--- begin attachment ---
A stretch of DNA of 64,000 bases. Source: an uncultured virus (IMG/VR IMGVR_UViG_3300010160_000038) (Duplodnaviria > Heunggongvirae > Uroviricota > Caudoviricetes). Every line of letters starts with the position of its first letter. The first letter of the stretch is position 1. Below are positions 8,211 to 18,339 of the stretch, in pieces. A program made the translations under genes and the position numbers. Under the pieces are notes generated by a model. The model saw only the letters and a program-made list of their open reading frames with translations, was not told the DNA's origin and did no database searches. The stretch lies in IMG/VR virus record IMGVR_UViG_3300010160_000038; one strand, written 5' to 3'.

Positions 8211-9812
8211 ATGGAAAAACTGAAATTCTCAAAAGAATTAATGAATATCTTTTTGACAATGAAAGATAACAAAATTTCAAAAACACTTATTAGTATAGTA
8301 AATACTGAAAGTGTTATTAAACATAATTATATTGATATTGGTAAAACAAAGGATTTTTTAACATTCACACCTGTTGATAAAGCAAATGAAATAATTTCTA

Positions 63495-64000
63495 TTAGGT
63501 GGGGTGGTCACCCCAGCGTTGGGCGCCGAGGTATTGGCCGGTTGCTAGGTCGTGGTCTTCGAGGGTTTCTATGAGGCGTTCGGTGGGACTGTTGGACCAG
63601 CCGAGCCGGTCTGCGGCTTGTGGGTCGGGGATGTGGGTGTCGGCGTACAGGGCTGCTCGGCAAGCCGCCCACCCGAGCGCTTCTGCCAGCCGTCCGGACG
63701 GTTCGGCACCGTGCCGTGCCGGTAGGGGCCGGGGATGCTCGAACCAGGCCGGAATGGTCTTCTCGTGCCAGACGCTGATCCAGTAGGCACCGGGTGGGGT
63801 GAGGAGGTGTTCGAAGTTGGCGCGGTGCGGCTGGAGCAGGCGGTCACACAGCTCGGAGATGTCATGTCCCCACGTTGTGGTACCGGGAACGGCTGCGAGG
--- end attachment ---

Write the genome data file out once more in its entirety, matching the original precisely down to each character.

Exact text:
A stretch of DNA of 64,000 bases. Source: an uncultured virus (IMG/VR IMGVR_UViG_3300010160_000038) (Duplodnaviria > Heunggongvirae > Uroviricota > Caudoviricetes). Every line of letters starts with the position of its first letter. The first letter of the stretch is position 1. Below are positions 8,211 to 18,339 of the stretch, in pieces. A program made the translations under genes and the position numbers. Under the pieces are notes generated by a model. The model saw only the letters and a program-made list of their open reading frames with translations, was not told the DNA's origin and did no database searches. The stretch lies in IMG/VR virus record IMGVR_UViG_3300010160_000038; one strand, written 5' to 3'.

Positions 8211-9812
8211 ATGGAAAAACTGAAATTCTCAAAAGAATTAATGAATATCTTTTTGACAATGAAAGATAACAAAATTTCAAAAACACTTATTAGTATAGTA
8301 AATACTGAAAGTGTTATTAAACATAATTATATTGATATTGGTAAAACAAAGGATTTTTTAACATTCACACCTGTTGATAAAGCAAATGAAATAATTTCTA

Positions 63495-64000
63495 TTAGGT
63501 GGGGTGGTCACCCCAGCGTTGGGCGCCGAGGTATTGGCCGGTTGCTAGGTCGTGGTCTTCGAGGGTTTCTATGAGGCGTTCGGTGGGACTGTTGGACCAG
63601 CCGAGCCGGTCTGCGGCTTGTGGGTCGGGGATGTGGGTGTCGGCGTACAGGGCTGCTCGGCAAGCCGCCCACCCGAGCGCTTCTGCCAGCCGTCCGGACG
63701 GTTCGGCACCGTGCCGTGCCGGTAGGGGCCGGGGATGCTCGAACCAGGCCGGAATGGTCTTCTCGTGCCAGACGCTGATCCAGTAGGCACCGGGTGGGGT
63801 GAGGAGGTGTTCGAAGTTGGCGCGGTGCGGCTGGAGCAGGCGGTCACACAGCTCGGAGATGTCATGTCCCCACGTTGTGGTACCGGGAACGGCTGCGAGG